Pasta with asparagus and a fried egg. Photo by Donna Turner Ruhlman.

Pasta with asparagus and a fried egg. Photo by Donna Turner Ruhlman.

I was about 24 hours into my vegan experiment, planning to prepare pasta with asparagus and olive oil. In Ruhlman’s Twenty, I write about what a felicitous pairing scallops and asparagus are and make a sauce by pureeing the stems and mounting the puree with butter, serving the reheated tips as garnish. Finding myself with a good bunch of asparagus, I thought, “I’ll bet pureed asparagus makes an excellent sauce for pasta. But still it’s going to need a little oomph. Hmmm. Perhaps some freshly grated Parmigiano-Reggiano. Oops, not strictly vegan. But maybe just a few shaving, it’ll taste sooo much better.” I was hungry, and the dish needed a little extra something, which in so many instances is solved simply by adding an egg. Oh hell, why not mount a good deal of butter into that beautiful pureed asparagus and top the plate with a chicken’s egg.

Thus, my experiment in veganism came to a close with an absolutely fabulous, intensely asparagus-y pasta topped with more asparagus, cheese, and a fried egg. Worth every compromise. Looks like my own Ruhlman’s “twenty” will be sticking around for a while longer.

The following recipe will serve two full portions or four starter courses. The eggs can be poached rather than fried if you wish.

Pasta with Asparagus and an Egg

  • 1.5 pounds asparagus, boiled till tender and shocked in ice water (save some of the cooking water)
  • 2 ounces butter
  • Salt to taste
  • 2 to 4 eggs
  • Vegetable oil for frying egg
  • Pasta as needed, 4 ounces dried per serving, cooked, oiled, kept warm
  • Parmigiano-Reggiano, to taste
  • Freshly ground black pepper
  1. Cut off the asparagus tips, put them in a bowl, and cover with plastic wrap.
  2. Cut the stems into 1-inch pieces and puree them in a blender, adding just enough of the reserved cooking water to get the puree going. Transfer the puree to a small saucepan. Bring to a simmer, then swirl in the butter, keeping it moving till the butter is completely incorporated. Add a four-finger pinch of salt. Keep warm.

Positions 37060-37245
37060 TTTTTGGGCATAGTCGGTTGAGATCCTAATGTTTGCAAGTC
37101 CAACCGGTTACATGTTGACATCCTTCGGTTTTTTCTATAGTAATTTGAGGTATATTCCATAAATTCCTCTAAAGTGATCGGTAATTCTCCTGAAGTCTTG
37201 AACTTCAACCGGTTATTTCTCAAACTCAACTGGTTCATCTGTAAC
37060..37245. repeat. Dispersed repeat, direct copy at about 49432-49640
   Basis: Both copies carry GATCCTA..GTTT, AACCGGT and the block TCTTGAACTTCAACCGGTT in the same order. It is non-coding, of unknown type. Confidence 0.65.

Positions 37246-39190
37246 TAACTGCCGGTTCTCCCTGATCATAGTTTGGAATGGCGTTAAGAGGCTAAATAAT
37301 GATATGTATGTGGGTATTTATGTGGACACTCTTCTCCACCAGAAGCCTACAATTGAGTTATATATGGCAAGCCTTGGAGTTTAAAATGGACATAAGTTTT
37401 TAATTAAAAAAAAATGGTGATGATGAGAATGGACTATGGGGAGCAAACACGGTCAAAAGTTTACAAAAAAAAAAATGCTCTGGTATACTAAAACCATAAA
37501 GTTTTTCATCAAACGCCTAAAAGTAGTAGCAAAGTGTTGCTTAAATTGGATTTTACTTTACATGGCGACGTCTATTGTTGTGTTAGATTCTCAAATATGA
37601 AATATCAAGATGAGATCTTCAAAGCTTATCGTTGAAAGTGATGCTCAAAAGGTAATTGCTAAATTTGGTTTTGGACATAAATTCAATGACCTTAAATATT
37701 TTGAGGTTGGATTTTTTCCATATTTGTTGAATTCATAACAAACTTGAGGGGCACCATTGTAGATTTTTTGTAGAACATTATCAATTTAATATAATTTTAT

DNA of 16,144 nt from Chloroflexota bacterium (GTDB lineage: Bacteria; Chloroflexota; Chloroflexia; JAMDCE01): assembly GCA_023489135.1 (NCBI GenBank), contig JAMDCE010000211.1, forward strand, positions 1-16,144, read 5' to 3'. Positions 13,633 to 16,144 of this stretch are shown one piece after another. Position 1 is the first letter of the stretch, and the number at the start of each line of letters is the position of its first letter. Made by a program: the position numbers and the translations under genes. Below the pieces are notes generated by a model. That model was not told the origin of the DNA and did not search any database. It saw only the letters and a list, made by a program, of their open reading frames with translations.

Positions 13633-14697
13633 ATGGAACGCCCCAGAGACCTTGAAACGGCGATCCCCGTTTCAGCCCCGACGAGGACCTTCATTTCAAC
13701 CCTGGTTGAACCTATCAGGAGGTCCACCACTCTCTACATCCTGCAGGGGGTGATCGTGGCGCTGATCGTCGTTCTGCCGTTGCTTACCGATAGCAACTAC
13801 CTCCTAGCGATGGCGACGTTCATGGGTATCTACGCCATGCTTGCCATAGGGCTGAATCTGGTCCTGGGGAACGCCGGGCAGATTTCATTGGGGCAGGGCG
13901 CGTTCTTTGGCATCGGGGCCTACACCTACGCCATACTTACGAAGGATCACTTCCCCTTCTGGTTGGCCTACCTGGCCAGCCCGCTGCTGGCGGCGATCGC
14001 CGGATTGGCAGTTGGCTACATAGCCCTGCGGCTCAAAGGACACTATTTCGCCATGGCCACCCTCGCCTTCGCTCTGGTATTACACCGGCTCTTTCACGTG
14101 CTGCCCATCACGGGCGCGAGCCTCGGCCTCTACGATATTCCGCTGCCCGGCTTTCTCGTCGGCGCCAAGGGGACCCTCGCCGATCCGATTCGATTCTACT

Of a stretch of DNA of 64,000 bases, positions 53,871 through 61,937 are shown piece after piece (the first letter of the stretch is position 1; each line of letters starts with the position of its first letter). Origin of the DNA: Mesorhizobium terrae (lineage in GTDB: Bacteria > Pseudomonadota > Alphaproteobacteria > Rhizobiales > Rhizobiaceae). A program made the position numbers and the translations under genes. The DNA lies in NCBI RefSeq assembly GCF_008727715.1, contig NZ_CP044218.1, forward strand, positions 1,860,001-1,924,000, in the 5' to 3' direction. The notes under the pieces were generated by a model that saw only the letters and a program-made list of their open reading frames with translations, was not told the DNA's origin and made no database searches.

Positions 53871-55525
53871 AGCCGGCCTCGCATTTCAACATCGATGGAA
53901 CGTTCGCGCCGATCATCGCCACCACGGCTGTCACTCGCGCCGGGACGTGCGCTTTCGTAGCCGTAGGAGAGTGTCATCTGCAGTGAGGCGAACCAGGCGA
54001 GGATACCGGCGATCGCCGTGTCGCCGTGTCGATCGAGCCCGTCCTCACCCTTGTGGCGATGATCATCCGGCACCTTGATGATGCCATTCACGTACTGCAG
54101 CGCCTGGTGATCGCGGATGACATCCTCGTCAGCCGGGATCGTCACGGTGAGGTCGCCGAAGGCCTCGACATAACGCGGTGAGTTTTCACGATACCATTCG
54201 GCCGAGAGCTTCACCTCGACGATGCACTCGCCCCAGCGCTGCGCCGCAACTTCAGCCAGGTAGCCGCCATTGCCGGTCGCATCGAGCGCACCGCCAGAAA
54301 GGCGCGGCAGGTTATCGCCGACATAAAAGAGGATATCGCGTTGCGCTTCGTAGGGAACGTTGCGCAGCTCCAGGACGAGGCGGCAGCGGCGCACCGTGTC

3. Fry the eggs over high heat till the white is set, or cook as you wish.
  4. While the eggs are cooking, reheat the asparagus tips in a microwave (you might want to toss with a little olive oil or butter first).
  5. Toss however much pasta you feel like serving with the sauce till it’s evenly coated. Divide among plates. Grate cheese over each and top with the asparagus tips, followed by the egg.
  6. Crack pepper over the eggs and serve.

Yield: 2 full portions or 4 starter courses

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© 2013 Michael Ruhlman. Photo © 2013 Donna Turner Ruhlman. All rights reserved.

 

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24 Wonderful responses to “Pasta, Asparagus, and an Egg”

  • derek

    You’re doing veganism for health, right? I shudder to think what your non-diet menu looks like!

  • Thomas

    Keep it up with the vegan diet! That is veganism I can get behind.

    The Wheat berry salad was great.

  • Renee

    This looks tallarin verde from Lima, Peru, eggs on everything!

    • ruhlman

      I’m with you on that other life business. I’m too set in my loves to forgo these hard-earned pleasures.

  • ...pat.

    Looks wonderful. I think I know what I’m having for dinner with the last of my Ontario asparagus.

  • Dave Narosny

    Simple… elegant… satisfying. Will do this one soon.

  • Stacia ~ Peacefoodlove

    In my own kitchen, I’m always working with craving and utility–and I only give up something I really gut-love long enough to extract meaning. It sounds like the vegan experiment, like all contemplative cooking practices (and I consider you a great teacher in that realm), was useful to bring you right back where you live–circular, egglike–what you actually love to eat. Particular hunger pangs serve a purpose, and that’s how it is with craving once it gets into the stomach: “A sack was never so full but that it would hold another grain” (French proverb).